I Have to Interview How Many People?!?

“Hey Boss?  We’ll be opening a new library soon.  Have you heard whether we’ll be able to fill our vacant positions,” I asked on a sunny June day.

“Of course we will,” she replied.  “We would be crazy to move into a new building that’s 3 times bigger without at least being fully staffed.”

I sent in my request to fill my vacant page positions.  Pages shelve the library’s materials (among other tasks).  The Library knew that this position was highly sought so they only accepted applications for 8 hours.  We all gasped when we heard that over 600 applications had been turned in.  After administering and scoring the written exam, those with vacant positions were told that the interviews would soon commence.

“We’re supposed to interview how many people,” I gasped.

“Eighty-three.  If we do them back to back at 15 minutes each and with an hour for lunch, we can spread them across three 8.5 hour days” the Human Resources Goddess replied.

I’d never interviewed anyone with the intention of hiring them before, so it was with great trepidation that I agreed to these terms.  I knew that I’d have two other Circulation Supervisors by my side, both of whom were veteran interviewers.

One August morning, our interviews commenced.  We started out with great energy: our smiles were wide and we looked like the type of people you’d like to work for.  By day three we were done, ya know?  We had every question memorized, our eyes were glazed over and we looked grumpy.

Frankly, I’m amazed that we all kept our sanity during those grueling three days of interviews.  We had people who had no idea how to answer some of our questions.  We had people who showed up in jeans and a t-shirt and others who dressed in business suits.  There were a couple whose answers were so listless that we were concerned they were falling asleep.  One lady interviewed with laryngitis.  Another lady cried and begged for a job.  That one broke my heart.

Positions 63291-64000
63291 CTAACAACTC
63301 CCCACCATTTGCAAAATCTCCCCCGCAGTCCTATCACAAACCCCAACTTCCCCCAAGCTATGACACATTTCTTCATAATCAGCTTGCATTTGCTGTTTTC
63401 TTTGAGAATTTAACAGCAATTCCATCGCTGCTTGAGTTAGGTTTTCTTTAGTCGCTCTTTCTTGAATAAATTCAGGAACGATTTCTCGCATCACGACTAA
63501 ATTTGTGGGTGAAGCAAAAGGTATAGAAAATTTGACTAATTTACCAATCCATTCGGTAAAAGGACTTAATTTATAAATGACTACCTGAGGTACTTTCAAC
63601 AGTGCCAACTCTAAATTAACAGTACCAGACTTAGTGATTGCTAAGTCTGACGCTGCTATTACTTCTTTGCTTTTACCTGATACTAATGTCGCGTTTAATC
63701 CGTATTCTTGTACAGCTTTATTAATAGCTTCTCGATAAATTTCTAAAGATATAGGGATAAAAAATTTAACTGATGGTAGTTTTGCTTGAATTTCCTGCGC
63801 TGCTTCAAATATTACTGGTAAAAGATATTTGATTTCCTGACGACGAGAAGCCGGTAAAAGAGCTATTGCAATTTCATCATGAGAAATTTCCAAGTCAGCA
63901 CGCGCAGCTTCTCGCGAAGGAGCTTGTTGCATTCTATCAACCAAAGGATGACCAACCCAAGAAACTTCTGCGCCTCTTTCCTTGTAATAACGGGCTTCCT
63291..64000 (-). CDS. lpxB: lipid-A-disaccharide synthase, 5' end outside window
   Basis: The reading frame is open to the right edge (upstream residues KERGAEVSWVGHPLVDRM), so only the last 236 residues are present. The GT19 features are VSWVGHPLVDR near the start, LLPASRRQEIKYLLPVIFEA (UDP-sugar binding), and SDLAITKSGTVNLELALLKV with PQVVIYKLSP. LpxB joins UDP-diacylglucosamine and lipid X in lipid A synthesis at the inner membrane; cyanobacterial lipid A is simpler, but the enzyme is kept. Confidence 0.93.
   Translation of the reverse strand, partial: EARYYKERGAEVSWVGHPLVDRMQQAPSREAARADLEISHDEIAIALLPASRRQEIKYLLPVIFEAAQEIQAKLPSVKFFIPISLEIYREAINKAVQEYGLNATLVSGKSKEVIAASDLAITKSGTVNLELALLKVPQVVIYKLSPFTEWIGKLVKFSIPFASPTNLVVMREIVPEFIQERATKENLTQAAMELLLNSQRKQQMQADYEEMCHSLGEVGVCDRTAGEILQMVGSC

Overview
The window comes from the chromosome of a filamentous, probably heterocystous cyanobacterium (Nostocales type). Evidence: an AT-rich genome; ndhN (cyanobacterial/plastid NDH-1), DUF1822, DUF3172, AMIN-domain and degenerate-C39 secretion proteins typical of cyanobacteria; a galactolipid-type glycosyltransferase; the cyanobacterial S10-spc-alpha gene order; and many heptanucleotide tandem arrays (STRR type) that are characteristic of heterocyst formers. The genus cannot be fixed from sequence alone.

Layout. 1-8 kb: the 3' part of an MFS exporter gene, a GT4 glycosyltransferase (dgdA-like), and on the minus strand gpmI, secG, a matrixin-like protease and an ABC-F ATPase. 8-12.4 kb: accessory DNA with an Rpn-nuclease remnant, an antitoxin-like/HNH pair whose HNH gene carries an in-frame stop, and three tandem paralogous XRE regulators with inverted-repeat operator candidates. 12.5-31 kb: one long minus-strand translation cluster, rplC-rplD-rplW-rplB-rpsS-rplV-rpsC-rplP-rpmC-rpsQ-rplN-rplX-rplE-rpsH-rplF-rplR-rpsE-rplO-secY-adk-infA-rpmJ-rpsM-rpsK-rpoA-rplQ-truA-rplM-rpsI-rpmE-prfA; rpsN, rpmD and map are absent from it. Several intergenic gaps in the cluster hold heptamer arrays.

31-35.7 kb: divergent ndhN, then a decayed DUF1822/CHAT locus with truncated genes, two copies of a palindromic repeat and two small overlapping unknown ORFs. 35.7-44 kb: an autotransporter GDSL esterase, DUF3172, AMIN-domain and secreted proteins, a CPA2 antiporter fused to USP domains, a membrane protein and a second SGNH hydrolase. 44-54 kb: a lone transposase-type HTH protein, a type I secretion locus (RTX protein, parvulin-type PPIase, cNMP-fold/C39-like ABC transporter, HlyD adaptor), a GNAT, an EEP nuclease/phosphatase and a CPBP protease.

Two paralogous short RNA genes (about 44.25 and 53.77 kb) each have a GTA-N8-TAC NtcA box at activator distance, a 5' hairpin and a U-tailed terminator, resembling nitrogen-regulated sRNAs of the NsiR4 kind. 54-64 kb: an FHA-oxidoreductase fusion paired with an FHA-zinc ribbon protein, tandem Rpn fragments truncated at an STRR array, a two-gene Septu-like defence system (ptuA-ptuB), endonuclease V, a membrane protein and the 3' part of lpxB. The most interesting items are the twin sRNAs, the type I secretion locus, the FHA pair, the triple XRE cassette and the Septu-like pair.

Compared to that experience – my first experience – all of the interviews I’ve given since have been a breeze.  I’m happy to report that we ended up finding some really great employees through those interviews, but three days is a long time to sit and ask the same questions over and over and over and over and…  well, you get the idea.

So that ends the story of my most memorable interview.


  1. That sounds like the story of my life! I interview our internal team members for a living as part of a risk consulting position. It is tough to keep things lively and interesting after talking to 8-10 people a day. I feel your pain!

    So glad to hear you got some good folks out of all that! At least then it was worth-while.

    • I know you do! Because my positions are civil service positions, we have to ask everyone the exact same questions. We can’t even rephrase them to keep things interesting. It’s not so bad when you’re only talking to 5-8 people, but any more than that and it becomes really hard!

      It was definitely worthwhile and an excellent learning experience too!

Comments RSS TrackBack Identifier URI

Leave a Reply

Fill in your details below or click an icon to log in:

WordPress.com Logo

You are commenting using your WordPress.com account. Log Out /  Change )

Google photo

You are commenting using your Google account. Log Out /  Change )

Twitter picture

You are commenting using your Twitter account. Log Out /  Change )

Facebook photo

You are commenting using your Facebook account. Log Out /  Change )

Connecting to %s

  • January 2011
    S M T W T F S
  • Archives